Handling Rattlesnakes

Handling Rattlesnakes 

All things are lawful for me, but not all things are beneficial. 1 Corinthians 6:1a

Once upon a time, a man climbed to the top of a tall mountain. As he was admiring the view in the cold, thin air, he noticed a rattlesnake shivering at his feet. The snake said, “Please, sir, carry me back down the mountain with you. I am cold-blooded and cannot move to go down myself. I will die if you leave me here.” The man replied, “You are a rattlesnake. If I touch you, you will bite me and I will die.” The rattlesnake responded, “No, I will be grateful to you for saving my life, and I will not bite you. When we get to the bottom, I will go away in peace.” The man thought about it for a time, reached down for the snake, placed it inside his jacket, and started down the mountain. Upon arriving at the bottom, he reached inside his coat for the snake, and the snake bit him. Through his pain the man cried out, “You promised you would not bite me! I saved your life, so now you take mine?” The snake replied as it slithered away, “Well, you knew I was a rattlesnake when you picked me up.”

Snake handling, as a demonstration of faith, dates back for centuries. In February of this year, Pentecostal pastor Jamie Coots, died of – you guessed it – a bite from a rattlesnake he was handling as part of a worship service. It is one thing to believe God will be with us as we go through our lives, but it is an entirely different matter to believe God will protect us from all of our precarious choices. I have no doubt God has my spirit safely in hand; but I am somewhat less assured of God’s protection over my earthly body – particularly when I use my God-given free will to take perilous chances.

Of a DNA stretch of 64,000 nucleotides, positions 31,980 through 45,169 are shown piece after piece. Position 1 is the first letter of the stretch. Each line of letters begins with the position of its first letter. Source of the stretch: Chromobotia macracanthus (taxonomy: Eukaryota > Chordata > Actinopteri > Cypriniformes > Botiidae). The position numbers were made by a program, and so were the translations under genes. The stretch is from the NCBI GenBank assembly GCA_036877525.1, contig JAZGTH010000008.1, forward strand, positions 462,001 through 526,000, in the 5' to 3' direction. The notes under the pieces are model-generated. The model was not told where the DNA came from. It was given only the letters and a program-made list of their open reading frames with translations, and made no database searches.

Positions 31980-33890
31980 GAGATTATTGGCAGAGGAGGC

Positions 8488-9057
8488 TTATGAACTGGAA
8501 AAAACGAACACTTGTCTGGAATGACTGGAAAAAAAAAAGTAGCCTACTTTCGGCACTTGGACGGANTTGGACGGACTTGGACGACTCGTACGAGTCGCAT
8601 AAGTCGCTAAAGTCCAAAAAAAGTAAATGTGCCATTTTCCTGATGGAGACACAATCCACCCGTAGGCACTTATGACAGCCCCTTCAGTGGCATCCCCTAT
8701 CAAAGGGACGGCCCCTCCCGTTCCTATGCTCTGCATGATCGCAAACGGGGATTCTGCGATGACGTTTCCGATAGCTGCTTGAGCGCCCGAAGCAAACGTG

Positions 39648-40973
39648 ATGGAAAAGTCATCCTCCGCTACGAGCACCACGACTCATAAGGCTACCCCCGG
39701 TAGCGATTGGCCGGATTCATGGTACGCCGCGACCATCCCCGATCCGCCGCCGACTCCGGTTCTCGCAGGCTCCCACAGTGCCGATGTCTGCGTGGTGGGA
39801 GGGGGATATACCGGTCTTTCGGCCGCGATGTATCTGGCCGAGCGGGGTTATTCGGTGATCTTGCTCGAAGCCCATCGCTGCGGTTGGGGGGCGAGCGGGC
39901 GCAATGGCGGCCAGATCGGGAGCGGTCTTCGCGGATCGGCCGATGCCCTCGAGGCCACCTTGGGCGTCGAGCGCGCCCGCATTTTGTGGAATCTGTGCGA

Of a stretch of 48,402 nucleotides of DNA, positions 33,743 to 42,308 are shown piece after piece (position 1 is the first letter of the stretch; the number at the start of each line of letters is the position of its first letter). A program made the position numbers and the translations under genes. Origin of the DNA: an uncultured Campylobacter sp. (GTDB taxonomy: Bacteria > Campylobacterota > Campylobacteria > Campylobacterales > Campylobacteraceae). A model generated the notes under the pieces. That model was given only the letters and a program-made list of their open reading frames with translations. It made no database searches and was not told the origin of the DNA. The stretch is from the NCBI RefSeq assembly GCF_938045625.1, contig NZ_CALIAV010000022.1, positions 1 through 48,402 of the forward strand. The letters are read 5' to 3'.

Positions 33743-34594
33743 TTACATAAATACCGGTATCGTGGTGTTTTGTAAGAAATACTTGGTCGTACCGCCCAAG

Obviously, everyone makes bad decisions at times. We all have different levels of risk tolerance, and most of us engage in a number of activities that may have negative consequences. Heck, getting out of bed in the morning has some risk – as does staying in bed. We weigh our risk-tolerance against our need for a new experience, or a familiar experience, or to attempt to avoid an undesirable experience. In fact, we all have rattlesnakes of some sort we choose to live with – risky hobbies, abusive relationships, substance abuse, driving too fast. Sometimes we believe we have no better options, and that is where our lack of faith plays a key role. We grab whatever our familiar rattlesnake is and hold on for fear of the alternative, knowing the snake we hold can kill us.

The fact is that we always have options. We can exercise our free will in many different ways and with many different levels of risk. The apostle Paul, writing to the church at Corinth, noted that all things were permissible for him – meaning nothing he did would separate him from God – but not all things were beneficial to him. In a similar way, when Jesus was tempted by the devil, as recorded in Matthew 4, he was told to throw himself off a cliff because God would surely save him. Jesus’ response was that we are not to put our God to tests like that. If it was true for Jesus, how much more true is it for us today? We are to live our lives in a joyful balance between adventure and common sense. I do not believe God intends our final words on earth to be, “Watch this!”

Come home to church this Sunday. It may help keep the snakes at bay…

Finding Grace tag

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